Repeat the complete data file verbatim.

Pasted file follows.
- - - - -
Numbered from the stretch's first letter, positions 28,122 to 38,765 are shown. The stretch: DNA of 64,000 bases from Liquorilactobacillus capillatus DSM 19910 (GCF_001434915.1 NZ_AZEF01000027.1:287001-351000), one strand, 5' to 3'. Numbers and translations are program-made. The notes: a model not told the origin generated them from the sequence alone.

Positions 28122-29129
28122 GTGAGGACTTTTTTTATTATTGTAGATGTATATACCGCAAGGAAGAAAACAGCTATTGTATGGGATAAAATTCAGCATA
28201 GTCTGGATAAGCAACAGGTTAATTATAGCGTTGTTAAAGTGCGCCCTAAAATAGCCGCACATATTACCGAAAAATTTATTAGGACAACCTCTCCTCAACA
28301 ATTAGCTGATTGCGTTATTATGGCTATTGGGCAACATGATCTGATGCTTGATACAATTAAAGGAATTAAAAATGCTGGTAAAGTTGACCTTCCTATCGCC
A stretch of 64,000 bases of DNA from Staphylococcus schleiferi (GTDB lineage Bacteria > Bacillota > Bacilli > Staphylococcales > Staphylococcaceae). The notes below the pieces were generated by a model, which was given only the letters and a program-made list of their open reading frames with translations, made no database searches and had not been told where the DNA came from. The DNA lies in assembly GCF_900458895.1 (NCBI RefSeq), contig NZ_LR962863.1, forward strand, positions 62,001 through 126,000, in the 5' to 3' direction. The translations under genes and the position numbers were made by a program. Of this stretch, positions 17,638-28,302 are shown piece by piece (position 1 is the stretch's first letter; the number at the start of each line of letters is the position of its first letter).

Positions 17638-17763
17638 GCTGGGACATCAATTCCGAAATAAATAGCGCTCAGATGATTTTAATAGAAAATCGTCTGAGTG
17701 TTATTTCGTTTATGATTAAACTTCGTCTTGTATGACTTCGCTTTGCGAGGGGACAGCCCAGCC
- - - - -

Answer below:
Numbered from the stretch's first letter, positions 28,122 to 38,765 are shown. The stretch: DNA of 64,000 bases from Liquorilactobacillus capillatus DSM 19910 (GCF_001434915.1 NZ_AZEF01000027.1:287001-351000), one strand, 5' to 3'. Numbers and translations are program-made. The notes: a model not told the origin generated them from the sequence alone.

Positions 28122-29129
28122 GTGAGGACTTTTTTTATTATTGTAGATGTATATACCGCAAGGAAGAAAACAGCTATTGTATGGGATAAAATTCAGCATA
28201 GTCTGGATAAGCAACAGGTTAATTATAGCGTTGTTAAAGTGCGCCCTAAAATAGCCGCACATATTACCGAAAAATTTATTAGGACAACCTCTCCTCAACA
28301 ATTAGCTGATTGCGTTATTATGGCTATTGGGCAACATGATCTGATGCTTGATACAATTAAAGGAATTAAAAATGCTGGTAAAGTTGACCTTCCTATCGCC
A stretch of 64,000 bases of DNA from Staphylococcus schleiferi (GTDB lineage Bacteria > Bacillota > Bacilli > Staphylococcales > Staphylococcaceae). The notes below the pieces were generated by a model, which was given only the letters and a program-made list of their open reading frames with translations, made no database searches and had not been told where the DNA came from. The DNA lies in assembly GCF_900458895.1 (NCBI RefSeq), contig NZ_LR962863.1, forward strand, positions 62,001 through 126,000, in the 5' to 3' direction. The translations under genes and the position numbers were made by a program. Of this stretch, positions 17,638-28,302 are shown piece by piece (position 1 is the stretch's first letter; the number at the start of each line of letters is the position of its first letter).

Positions 17638-17763
17638 GCTGGGACATCAATTCCGAAATAAATAGCGCTCAGATGATTTTAATAGAAAATCGTCTGAGTG
17701 TTATTTCGTTTATGATTAAACTTCGTCTTGTATGACTTCGCTTTGCGAGGGGACAGCCCAGCC